Once you are done with the three steps above, it’s time to let the glove rest. Place it in a dry location indoors and let it rest for at least 24 hours. Make sure the room is well-ventilated, but don’t let it sit under direct sunlight. After 24 hours, your glove should be back to its normal shape and color, and you can use it as usual.
Step – 5: Repeat as Needed
Of course, if you think the glove still needs work, you can repeat the steps above until you are satisfied with the looks and condition of your baseball glove. Personally, I would recommend not repeating the steps more than two times.
Things to Keep in Mind When Drying Your Wet Baseball Glove
Drying a wet baseball glove is really not that difficult once you know the right way. Here are a couple of good practices that you can adopt to make sure your glove is in good condition once you are done with it.
Tip – 1: Weigh the Glove
When a baseball glove gets wet, it gets heavy as it soaks up the water. It’s a good idea to weigh your glove once before you start the drying process and once after you are done drying it. If you have an idea of how much it weighs in normal conditions, you can use this info to figure out how much moisture is left in the glove after drying it.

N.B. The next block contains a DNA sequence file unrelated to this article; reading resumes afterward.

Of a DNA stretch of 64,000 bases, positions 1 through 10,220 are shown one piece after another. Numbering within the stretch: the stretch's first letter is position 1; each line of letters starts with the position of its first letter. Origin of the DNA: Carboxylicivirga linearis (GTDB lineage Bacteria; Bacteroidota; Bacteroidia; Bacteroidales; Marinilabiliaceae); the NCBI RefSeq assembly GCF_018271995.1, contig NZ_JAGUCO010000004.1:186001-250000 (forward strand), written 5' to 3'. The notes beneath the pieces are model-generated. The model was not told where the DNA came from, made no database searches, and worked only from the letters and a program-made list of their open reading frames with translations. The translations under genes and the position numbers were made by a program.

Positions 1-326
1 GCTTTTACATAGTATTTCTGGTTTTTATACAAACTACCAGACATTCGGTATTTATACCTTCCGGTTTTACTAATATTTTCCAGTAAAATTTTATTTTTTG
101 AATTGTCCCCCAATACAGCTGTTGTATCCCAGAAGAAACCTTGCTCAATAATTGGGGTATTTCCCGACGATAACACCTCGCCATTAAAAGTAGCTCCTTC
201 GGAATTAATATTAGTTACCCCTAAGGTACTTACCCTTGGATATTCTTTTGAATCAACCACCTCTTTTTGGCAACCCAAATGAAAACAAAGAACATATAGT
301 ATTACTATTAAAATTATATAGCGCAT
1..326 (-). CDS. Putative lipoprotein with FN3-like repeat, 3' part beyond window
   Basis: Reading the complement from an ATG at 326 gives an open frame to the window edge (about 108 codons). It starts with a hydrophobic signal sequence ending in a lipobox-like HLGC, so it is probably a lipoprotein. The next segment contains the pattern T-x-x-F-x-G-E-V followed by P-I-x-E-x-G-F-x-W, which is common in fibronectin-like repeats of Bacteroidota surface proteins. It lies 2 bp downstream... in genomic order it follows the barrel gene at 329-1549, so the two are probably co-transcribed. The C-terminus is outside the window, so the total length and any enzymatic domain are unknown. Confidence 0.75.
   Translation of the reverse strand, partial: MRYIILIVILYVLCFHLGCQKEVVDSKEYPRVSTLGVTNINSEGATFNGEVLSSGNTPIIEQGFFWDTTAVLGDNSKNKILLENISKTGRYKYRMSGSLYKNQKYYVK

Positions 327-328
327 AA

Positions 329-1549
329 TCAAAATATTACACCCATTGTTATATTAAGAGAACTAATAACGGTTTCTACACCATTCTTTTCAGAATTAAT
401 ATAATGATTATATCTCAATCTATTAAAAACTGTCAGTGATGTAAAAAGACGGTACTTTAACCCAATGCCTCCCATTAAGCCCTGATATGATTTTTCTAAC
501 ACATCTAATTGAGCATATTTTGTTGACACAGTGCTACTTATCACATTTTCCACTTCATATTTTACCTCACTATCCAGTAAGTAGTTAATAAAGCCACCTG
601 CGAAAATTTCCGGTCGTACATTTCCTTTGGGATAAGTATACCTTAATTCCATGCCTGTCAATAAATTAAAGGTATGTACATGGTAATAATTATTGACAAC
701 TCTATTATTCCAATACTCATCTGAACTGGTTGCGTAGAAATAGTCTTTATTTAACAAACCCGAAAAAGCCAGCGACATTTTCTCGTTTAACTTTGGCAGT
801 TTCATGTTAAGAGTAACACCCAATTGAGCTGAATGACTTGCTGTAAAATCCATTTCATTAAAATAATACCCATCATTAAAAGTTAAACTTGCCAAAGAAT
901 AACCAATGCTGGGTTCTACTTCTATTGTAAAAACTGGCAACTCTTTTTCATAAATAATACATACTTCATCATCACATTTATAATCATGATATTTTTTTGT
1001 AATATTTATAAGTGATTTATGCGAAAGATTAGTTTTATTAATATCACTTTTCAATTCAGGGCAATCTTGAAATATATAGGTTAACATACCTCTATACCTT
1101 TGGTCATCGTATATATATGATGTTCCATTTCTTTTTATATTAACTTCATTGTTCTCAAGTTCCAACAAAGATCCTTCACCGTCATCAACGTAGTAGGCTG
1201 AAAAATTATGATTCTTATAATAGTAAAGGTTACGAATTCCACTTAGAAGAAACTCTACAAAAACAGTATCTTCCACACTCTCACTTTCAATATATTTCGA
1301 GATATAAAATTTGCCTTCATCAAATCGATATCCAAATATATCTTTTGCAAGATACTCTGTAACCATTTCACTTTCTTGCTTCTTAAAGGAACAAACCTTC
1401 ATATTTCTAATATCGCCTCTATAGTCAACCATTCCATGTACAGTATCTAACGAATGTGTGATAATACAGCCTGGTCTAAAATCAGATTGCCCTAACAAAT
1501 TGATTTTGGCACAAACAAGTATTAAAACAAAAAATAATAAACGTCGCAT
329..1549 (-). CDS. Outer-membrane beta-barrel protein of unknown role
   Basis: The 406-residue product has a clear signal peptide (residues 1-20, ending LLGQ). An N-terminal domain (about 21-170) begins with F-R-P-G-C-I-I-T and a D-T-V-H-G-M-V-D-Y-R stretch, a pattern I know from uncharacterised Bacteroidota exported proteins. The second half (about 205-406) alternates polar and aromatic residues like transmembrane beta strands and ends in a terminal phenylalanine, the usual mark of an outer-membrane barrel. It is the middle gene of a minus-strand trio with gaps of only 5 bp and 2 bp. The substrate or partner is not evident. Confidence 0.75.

Tip – 2: Do Not Use Direct Heat
You may have seen people put their gloves in the microwave or use a hairdryer to dry them faster. But if you want your baseball glove to last, that’s the last thing you want to do with it.
If it gets wet, use towels to soak up moisture, and let it air dry. Applying heat directly to the surface can cause the leather to dry too fast. This can lead to cracks in the leather pretty easily. So, however tempting it may seem to accelerate the drying of your glove using direct heat, don’t do it.
Tip – 3: Do Not Wring
If the glove is drenched completely, you might get the bright idea of wringing it to get the last bit of water out as you would with a towel. But that’s an extremely bad idea.
Wringing your baseball glove will not only cause it to become unshapely, but it can also damage the leather. You might not be able to reshape your glove at all once it dries up.
Tip – 4: Reshape the Glove
Once your glove is fresh and dry, you might notice that its shape is slightly off. In that case, you might want to reshape the glove using a wooden or rubber mallet.
Drying a wet baseball glove is not as complicated as it may seem at first. Since it’s a piece of outdoor sports gear, a bit of rain will not ruin it. However, leaving it in a wet condition won’t do it any favor, either. My advice – after the game, take some time to tend to the glove and dry it properly.
I hope my five-step solution to drying a wet baseball glove could help you restore and preserve your glove without any hassle. Cheers!